Thank you for the wonderful article on Professor Kimberly Gray [“Good Chemistry for the Good Earth,” fall 2005]. I knew Professor Gray [WCAS78] for all four of my years at Northwestern while she was master of the Public Affairs Residential College, but still didn’t fully comprehend all the amazing things that she does for this University.
The one aspect of Professor Gray that the article neglected was that she is a terrific advocate for students. No matter how busy she was (and it’s clear she’s plenty busy), she always had time to help students at PARC with whatever problems we had (even when the difficulties were of our own creating and she didn’t know the student well). I never took a class with her and don’t know a darn thing about engineering, but she is still one of the best professors I came to know at Northwestern.Scott Medlock (WCAS02)
Stephanie Schorow’s essay was extremely insightful, although “Deep Thoughts on Deep Throat” [Purple Prose, fall 2005] seems an inaccurate title. “Confessions of an Activist Ideologue” might be more fitting. Despite acknowledging her argumentative interview of W. Mark Felt as “a young liberal reporter,” Ms. Schorow continues — perhaps unwittingly — to let her prejudices shape her selection of facts and conclusions.
The decline of readership among mainstream media derives not so much from disinterest in current events as it does from disillusionment with ideological censorship in the reporting of those events.George Ertel (KSM76)
In “Focus on the Middle East” [News on Campus, fall 2005] you describe Northwestern’s plan to choose recent Tel Aviv University doctoral graduates to teach classes on the “modern Middle East.” You then go on to note that the Jewish Federation of Metropolitan Chicago’s Israel Studies Project is funding this program.
Is Northwestern seriously planning to have Israeli graduates, one after the other, lecture Northwestern undergraduates insidiously about the Middle East? The last time I checked, the Middle East encompassed anywhere from 15 to nearly 30 countries. Israel is one of them, but it is more of a pariah state in that part of the world than a true representative of the Middle East.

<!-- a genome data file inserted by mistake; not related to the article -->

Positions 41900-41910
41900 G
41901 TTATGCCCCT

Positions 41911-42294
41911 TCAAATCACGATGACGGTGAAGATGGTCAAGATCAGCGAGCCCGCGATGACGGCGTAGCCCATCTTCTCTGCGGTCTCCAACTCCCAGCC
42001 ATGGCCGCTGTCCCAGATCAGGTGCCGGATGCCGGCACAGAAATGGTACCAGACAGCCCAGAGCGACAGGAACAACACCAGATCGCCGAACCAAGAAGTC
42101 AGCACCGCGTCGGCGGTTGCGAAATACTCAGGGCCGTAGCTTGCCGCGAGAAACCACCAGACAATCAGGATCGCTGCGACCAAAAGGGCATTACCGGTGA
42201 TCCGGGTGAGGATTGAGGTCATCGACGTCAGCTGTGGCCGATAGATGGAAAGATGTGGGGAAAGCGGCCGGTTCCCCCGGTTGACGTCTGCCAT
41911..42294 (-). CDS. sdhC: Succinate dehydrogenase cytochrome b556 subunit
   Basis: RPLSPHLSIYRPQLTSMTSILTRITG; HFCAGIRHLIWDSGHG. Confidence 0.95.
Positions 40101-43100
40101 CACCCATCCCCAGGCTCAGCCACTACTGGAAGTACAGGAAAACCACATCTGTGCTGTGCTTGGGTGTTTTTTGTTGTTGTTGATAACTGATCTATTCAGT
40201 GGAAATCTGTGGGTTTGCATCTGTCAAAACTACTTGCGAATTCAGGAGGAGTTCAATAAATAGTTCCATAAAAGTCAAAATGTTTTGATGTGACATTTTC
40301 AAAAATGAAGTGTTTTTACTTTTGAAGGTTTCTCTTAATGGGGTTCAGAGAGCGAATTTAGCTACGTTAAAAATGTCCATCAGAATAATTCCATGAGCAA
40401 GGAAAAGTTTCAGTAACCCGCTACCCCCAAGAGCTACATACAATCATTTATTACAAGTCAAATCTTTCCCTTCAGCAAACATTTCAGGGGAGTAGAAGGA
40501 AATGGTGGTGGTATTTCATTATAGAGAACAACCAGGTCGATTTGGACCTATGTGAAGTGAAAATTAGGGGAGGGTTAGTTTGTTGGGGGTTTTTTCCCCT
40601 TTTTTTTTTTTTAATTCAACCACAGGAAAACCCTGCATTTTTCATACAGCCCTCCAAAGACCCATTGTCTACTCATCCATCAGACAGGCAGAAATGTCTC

Twenty years ago, would Northwestern have accepted apartheid South African university graduates lecturing in African studies? I don’t think so. Northwestern should do better than get lured by pro-Israeli lobby scheming, because it is motivated by marketing and spin, not education. Perhaps the Israeli faculty that Northwestern plans to hire should stick to lecturing about “modern Israel” and leave the Middle East to a more representative group of educators.Samer S. Hasan (McC86)
The Holocaust never happened. Print that in Northwestern magazine. I’m sure the Holocaust is not mentioned in some anti-Semitic textbooks, and it’s got about as much validity as saying, “there is no country named Palestine,” as Ilene Rosenblum did in her “Check the Map" letter to the editor [Letters, fall 2005].
As someone who’s spent over a year in the Middle East, working in Egypt, Iraq and Palestine, I can tell you that despite whatever any map tells you, even if it’s the Holt, Rinehart and Winston map, there is a place in the Middle East, which the vast majority of people (who live in the Middle East, not in Albany, N.Y., like Ms. Rosenblum) consider to be a country called Palestine. Perhaps letters like Ms. Rosenblum’s would be best suited for pro-Zionist publications or other periodicals that support closed-minded thinking. Further, her letter is an embarrassing statement about what Northwestern teaches students about the Middle East.
Either way, I’ll be certain to pass Ms. Rosenblum’s message on to the Palestinians I meet later this fall in the West Bank and Gaza. I’ll make sure they refer to Gaza and the West Bank as the “Occupied Territories” or something more agreeable than “country.” I’m certain they wouldn’t mind, just like the Israelis wouldn’t mind if I asked them to refer to their country as “stolen land.”Tom A. Peter (WCAS05)